Asset Allocation with Restricted Stock

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This article first appeared in the September 2012 newsletter. Subscribe to get articles like this in your inbox.

When thinking about restricted stock units (RSUs) in a portfolio, most consider the tax and risk consequences of holding and selling restricted stock: should you elect to pay income tax when shares are granted rather than when they vest? How fast should you sell once they do vest? Should you use options to manage the risk of depreciation?

These are all important decisions, but they are already discussed at length elsewhere. Instead, let’s discuss how RSUs can affect your strategy for the rest of your portfolio.

Let’s say after careful consideration, you’ve decided on a 70% stock, 30% bond portfolio, but half of your savings is already in RSUs that you cannot sell. If you ignore your RSUs while managing your brokerage accounts, you essentially have two concurrent, but separate investment strategies. The risk profile of your overall portfolio is unfortunately largely dictated by your mix of RSUs vs brokerage accounts.

To manage both under one comprehensive strategy, you can adjust RSU balances by its risk attributes, tax liability, and vesting schedule to integrate it with an asset allocation framework.

Risk Attributes

First, determine which asset class is most similar to your restricted stock. For most, the appropriate asset class would be US stocks. If you use more narrow asset classes, it could be something like US value stocks or US small cap stocks. The asset class you select here would be most affected by your RSU balance.

Next, estimate how risky your stock is relative to that asset class. Smaller, growth companies tend to be more risky than larger, dividend-paying companies. An easy way to estimate this for public companies is by looking up the beta of your stock on Yahoo or Google Finance.

Tax Liability

Unless you specifically elected otherwise, income tax is due when shares vest. In this scenario, you can discount your unvested shares by your tax rate to estimate the after-tax value. For example, assuming a 40% total tax rate, your unvested (and untaxed) shares would count at 60%. If you did make the tax election, you should only discount for capital gains taxes.

Vesting Schedule

Similar to discounting future cashflows, you can discount shares by their vesting date. This accounts for the possibility that you are not with your current employer when shares are scheduled to vest. If we use a 25% discount rate for an example (you switch jobs every 4 years or so), shares due to vest in one year would count at 75%. Shares due to vest 2 years from now would count at roughly 56%, and so on. This calculation allows your shares to accrue smoothly to 100% as the vesting date approaches.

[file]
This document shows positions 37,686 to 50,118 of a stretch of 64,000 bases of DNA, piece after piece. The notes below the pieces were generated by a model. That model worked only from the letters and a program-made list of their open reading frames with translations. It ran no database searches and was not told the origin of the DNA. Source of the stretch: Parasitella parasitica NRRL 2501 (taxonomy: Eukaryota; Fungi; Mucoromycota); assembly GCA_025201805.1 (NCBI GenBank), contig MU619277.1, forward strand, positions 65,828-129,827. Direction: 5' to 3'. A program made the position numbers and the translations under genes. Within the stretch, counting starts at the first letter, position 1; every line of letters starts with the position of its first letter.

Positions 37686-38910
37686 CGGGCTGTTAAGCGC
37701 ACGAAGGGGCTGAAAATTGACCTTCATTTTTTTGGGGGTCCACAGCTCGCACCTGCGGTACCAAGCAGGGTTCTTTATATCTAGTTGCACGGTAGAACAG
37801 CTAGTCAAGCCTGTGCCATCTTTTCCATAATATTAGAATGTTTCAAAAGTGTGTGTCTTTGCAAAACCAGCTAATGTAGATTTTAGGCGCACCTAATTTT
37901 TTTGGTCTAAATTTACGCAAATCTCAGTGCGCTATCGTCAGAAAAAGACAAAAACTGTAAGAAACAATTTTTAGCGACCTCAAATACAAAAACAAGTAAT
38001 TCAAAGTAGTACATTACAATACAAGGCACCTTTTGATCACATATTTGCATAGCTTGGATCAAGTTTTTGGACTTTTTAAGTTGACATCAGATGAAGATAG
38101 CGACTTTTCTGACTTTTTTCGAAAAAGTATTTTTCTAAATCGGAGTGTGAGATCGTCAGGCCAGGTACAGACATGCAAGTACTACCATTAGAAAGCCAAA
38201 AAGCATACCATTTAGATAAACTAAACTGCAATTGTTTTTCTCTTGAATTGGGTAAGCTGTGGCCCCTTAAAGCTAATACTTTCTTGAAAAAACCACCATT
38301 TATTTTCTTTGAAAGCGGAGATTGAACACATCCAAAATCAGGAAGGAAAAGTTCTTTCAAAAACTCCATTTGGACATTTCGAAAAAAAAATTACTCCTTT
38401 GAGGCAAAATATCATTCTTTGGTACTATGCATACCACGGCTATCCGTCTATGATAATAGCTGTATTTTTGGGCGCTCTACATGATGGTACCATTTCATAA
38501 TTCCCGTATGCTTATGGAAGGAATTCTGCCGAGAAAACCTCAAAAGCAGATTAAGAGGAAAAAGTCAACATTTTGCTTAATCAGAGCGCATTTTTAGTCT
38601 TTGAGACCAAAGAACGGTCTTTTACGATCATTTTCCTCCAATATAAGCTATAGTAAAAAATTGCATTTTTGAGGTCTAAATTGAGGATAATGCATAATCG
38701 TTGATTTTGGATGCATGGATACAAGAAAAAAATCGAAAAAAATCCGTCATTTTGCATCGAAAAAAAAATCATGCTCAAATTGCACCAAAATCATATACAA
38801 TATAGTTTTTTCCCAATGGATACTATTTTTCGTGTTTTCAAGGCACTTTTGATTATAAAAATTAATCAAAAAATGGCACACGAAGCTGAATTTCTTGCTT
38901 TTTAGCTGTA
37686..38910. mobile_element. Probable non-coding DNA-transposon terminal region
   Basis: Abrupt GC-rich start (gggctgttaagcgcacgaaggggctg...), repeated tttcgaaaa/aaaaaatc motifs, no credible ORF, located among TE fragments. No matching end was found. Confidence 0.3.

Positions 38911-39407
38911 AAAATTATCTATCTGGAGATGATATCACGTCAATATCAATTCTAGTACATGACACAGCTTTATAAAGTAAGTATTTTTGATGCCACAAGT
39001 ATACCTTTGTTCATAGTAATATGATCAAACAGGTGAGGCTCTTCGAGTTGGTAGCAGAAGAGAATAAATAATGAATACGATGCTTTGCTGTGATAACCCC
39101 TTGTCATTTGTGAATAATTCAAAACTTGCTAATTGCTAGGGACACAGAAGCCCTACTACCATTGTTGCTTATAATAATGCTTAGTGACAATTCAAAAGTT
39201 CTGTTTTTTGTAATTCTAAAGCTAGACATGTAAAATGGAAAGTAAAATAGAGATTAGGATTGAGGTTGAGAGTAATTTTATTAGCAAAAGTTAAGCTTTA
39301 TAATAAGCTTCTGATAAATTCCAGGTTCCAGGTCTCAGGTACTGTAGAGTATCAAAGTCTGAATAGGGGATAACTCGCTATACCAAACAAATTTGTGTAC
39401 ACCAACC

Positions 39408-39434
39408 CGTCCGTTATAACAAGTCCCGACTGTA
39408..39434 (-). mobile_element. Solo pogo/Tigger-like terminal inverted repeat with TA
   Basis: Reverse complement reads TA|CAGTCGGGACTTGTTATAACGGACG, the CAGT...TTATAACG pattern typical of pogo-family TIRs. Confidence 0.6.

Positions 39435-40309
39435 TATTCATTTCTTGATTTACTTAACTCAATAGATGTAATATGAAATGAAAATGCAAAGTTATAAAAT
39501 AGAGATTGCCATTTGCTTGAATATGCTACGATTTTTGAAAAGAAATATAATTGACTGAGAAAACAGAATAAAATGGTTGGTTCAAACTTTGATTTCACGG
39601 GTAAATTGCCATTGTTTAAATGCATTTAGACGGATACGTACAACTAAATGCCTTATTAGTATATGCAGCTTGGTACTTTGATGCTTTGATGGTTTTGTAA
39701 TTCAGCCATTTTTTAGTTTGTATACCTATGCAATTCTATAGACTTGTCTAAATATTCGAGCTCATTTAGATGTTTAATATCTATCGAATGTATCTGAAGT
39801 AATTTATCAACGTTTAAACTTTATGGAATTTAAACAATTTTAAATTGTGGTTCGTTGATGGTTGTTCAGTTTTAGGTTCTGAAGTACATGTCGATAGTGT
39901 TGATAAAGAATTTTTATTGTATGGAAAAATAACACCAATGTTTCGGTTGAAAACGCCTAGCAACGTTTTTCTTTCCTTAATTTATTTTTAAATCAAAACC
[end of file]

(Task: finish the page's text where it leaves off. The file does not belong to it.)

An Example

Let’s say you have $1mm in restricted stock (a small public company in the US) and you have $1mm in a brokerage account. And your target allocation for your overall portfolio is 35% US stocks, 35% non-US stocks, and 30% bonds. Let’s go through each adjustment:

  • Asset Class: US stocks
  • Risk Level (beta): 1.1x
  • Tax Rate: 40%
  • Vesting Schedule: all shares vest in 2 years
  • Vesting Discount: 25% per year

The adjusted balance of your RSUs would be $1mm * 1.1 * (1-40%) * (1-25%)^2 or about $371k. For asset allocation purposes, your portfolio now looks like one worth $1.37mm ($1mm + $371k). Next, let’s look at two approaches to including RSUs in an asset allocation strategy.

Approach 1: Perfect Substitution

Based on your target asset allocation, your US stock allocation should be $480k (35% of $1.37mm). Since you already hold $371k in US stocks in the form of restricted stock, you only need to hold the remaining amount ($109k) in your brokerage account. You can use the rest of your brokerage account to hit your targets for other asset classes.

The downside of this approach is that most of your US stock allocation is now taken up by a single stock. Since that stock is not a perfect proxy for the whole asset class, we would be giving up some diversification benefits by doing this. And what if your RSU balance were much higher? Should you reduce US stock holdings in your brokerage account to zero? Probably not.

Approach 2: Balanced Substitution

A second approach attempts to balance the need to account for restricted stock for asset allocation purposes and the diversification benefits of holding a US stock fund even with a concentrated holding in a single US stock.

Unlike the first approach, as your RSU balance increases, you no longer reduce your US stock allocation 1:1. Instead, you start to reduce similar asset classes as well to preserve some balance in your portfolio. For an employee of a US company, you would reduce allocations in your brokerage accounts in the following order:

  1. US stocks
  2. Non-US stocks
  3. Other risky assets, such as real estate and commodities
  4. And eventually, even bonds, since they are more risky than cash

This approach satisfies multiple requirements in managing RSUs:

  • Your overall portfolio is guided by your target allocation, since this approach does not ignore your RSUs
  • Diversification is largely preserved, since an asset class would not be solely represented by a concentrated holding in a single stock
  • The effect of RSUs is adjusted for risk, tax and vesting factors in a smooth, quantifiable way

Still have questions on how to incorporate RSUs into your asset allocation strategy? Feel free to contact me to discuss the details.

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